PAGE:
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Amsterdam approves a circular economy strategy

The city hopes to go completely circular by mid-century

  • April 14, 2020 17:30
  • Author Aseniya Dimitrova
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The Amsterdam of the future will be much more sustainable, with 50 % less use of raw materials in a decade’s time and with an entirely circular economy by 2050. But not before it reaches its 2020-2025 goals, which have just been set out and approved by the College of Mayor and Aldermen.

Less garbage and CO2 emissions

The Amsterdam Circular 2020-2025 looks at the local economy from a completely new perspective placing the focus on how locals produce, process and consume. The circular economy strategy thus envisages that locals will be using products for longer, repairing and sharing them more often, instead of throwing them away.

A whole set of measures is previewed to achieve the circularity of the Dutch capital, which concerns citizens, businesses and of course – the public services. This includes, but is not limited to, new ways to collect and sort waste, purchasing more second-hand products and construction with more sustainable materials. Buildings can serve the circular economy upon deconstruction, too – the companies involved in the process will have to determine whether there are valuable materials left.

Less food wasted

Up to 50% less food will be wasted by the end of the decade with the excess of processed food going to those who need it and cannot afford it. A system enticing sharing of goods, purchasing from thrift shops, online marketplaces and repair services will be created to meet the willingness of Amsterdammers to improve the environment – according to municipal research, as many as 75% of the residents agree that they should buy less.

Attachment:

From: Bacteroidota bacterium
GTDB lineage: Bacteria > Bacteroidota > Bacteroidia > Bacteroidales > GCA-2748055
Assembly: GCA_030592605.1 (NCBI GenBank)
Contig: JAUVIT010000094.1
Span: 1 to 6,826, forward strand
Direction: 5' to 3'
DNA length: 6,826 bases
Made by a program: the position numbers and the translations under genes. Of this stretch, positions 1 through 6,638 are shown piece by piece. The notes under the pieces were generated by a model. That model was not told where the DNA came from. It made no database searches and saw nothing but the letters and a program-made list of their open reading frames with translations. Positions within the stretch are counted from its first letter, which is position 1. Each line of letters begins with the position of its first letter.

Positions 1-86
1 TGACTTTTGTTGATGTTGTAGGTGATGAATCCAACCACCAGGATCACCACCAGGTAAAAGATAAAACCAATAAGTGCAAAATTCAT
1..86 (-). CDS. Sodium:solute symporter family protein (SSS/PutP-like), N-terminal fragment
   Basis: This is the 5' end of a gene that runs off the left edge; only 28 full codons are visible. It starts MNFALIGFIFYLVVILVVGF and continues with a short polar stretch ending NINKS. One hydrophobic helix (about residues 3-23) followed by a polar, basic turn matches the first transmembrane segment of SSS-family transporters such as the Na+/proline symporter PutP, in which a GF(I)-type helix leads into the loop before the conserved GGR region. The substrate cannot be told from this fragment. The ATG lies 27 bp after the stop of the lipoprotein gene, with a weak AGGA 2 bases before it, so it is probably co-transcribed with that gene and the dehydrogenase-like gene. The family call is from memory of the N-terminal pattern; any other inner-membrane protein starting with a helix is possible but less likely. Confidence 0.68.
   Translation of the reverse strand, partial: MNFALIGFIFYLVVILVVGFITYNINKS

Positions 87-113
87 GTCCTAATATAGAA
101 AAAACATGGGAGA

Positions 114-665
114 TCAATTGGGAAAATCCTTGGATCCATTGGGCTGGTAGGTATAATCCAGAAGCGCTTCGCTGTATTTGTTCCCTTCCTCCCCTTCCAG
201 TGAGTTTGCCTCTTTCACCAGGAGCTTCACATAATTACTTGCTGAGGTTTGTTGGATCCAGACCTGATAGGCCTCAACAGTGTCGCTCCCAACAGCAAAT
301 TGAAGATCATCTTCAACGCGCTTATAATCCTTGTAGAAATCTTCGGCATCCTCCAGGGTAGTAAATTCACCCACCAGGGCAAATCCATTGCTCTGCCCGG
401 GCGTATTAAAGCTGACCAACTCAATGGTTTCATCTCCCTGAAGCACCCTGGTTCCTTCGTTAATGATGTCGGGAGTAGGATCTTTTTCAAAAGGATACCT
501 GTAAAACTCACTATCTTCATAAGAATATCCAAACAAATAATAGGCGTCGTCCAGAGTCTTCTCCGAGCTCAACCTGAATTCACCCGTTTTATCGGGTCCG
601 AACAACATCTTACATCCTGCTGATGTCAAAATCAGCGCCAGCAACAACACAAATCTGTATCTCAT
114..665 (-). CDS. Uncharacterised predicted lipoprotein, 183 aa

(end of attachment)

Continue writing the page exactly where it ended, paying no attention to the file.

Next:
The municipality itself will be cutting its use of raw materials by 20% and only make circular purchases by 2030 – this goes beyond mere office supplies and stretches to materials used for the construction of streets, for example.

What is more, Amsterdam, together with local business and knowledge institutions, is involved in as many as 200 sustainability projects. The municipality will be creating a special monitor to show which of them contributes the most to the circular strategy and will be making adjustments when needed.

Finally, no city exists in a vacuum and therefore Amsterdam cannot achieve circularity on its own. The capital city is hoping to be backed in its efforts by the Dutch government and the European Union, both having set high ambitions targets for a cleaner world and a more equal society.

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